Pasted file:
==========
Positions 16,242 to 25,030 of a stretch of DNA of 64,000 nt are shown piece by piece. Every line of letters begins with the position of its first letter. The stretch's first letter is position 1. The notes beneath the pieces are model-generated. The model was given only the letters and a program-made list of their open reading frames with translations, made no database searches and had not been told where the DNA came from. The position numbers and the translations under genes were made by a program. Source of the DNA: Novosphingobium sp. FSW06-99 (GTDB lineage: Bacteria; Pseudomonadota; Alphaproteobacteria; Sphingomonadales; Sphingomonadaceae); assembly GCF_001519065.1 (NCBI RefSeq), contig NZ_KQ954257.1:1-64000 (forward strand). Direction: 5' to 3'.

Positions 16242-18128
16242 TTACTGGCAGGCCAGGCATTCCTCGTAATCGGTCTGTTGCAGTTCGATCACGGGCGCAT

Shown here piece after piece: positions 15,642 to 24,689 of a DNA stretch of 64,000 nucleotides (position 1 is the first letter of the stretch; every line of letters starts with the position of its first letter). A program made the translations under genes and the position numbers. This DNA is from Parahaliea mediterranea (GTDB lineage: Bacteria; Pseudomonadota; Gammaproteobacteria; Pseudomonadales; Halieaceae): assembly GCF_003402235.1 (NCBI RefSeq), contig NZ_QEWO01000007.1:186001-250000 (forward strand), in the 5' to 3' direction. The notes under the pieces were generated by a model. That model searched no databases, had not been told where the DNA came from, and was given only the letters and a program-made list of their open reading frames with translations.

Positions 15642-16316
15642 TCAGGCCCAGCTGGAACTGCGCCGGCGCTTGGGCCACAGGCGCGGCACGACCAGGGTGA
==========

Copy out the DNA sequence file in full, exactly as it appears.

Positions 16,242 to 25,030 of a stretch of DNA of 64,000 nt are shown piece by piece. Every line of letters begins with the position of its first letter. The stretch's first letter is position 1. The notes beneath the pieces are model-generated. The model was given only the letters and a program-made list of their open reading frames with translations, made no database searches and had not been told where the DNA came from. The position numbers and the translations under genes were made by a program. Source of the DNA: Novosphingobium sp. FSW06-99 (GTDB lineage: Bacteria; Pseudomonadota; Alphaproteobacteria; Sphingomonadales; Sphingomonadaceae); assembly GCF_001519065.1 (NCBI RefSeq), contig NZ_KQ954257.1:1-64000 (forward strand). Direction: 5' to 3'.

Positions 16242-18128
16242 TTACTGGCAGGCCAGGCATTCCTCGTAATCGGTCTGTTGCAGTTCGATCACGGGCGCAT

Shown here piece after piece: positions 15,642 to 24,689 of a DNA stretch of 64,000 nucleotides (position 1 is the first letter of the stretch; every line of letters starts with the position of its first letter). A program made the translations under genes and the position numbers. This DNA is from Parahaliea mediterranea (GTDB lineage: Bacteria; Pseudomonadota; Gammaproteobacteria; Pseudomonadales; Halieaceae): assembly GCF_003402235.1 (NCBI RefSeq), contig NZ_QEWO01000007.1:186001-250000 (forward strand), in the 5' to 3' direction. The notes under the pieces were generated by a model. That model searched no databases, had not been told where the DNA came from, and was given only the letters and a program-made list of their open reading frames with translations.

Positions 15642-16316
15642 TCAGGCCCAGCTGGAACTGCGCCGGCGCTTGGGCCACAGGCGCGGCACGACCAGGGTGA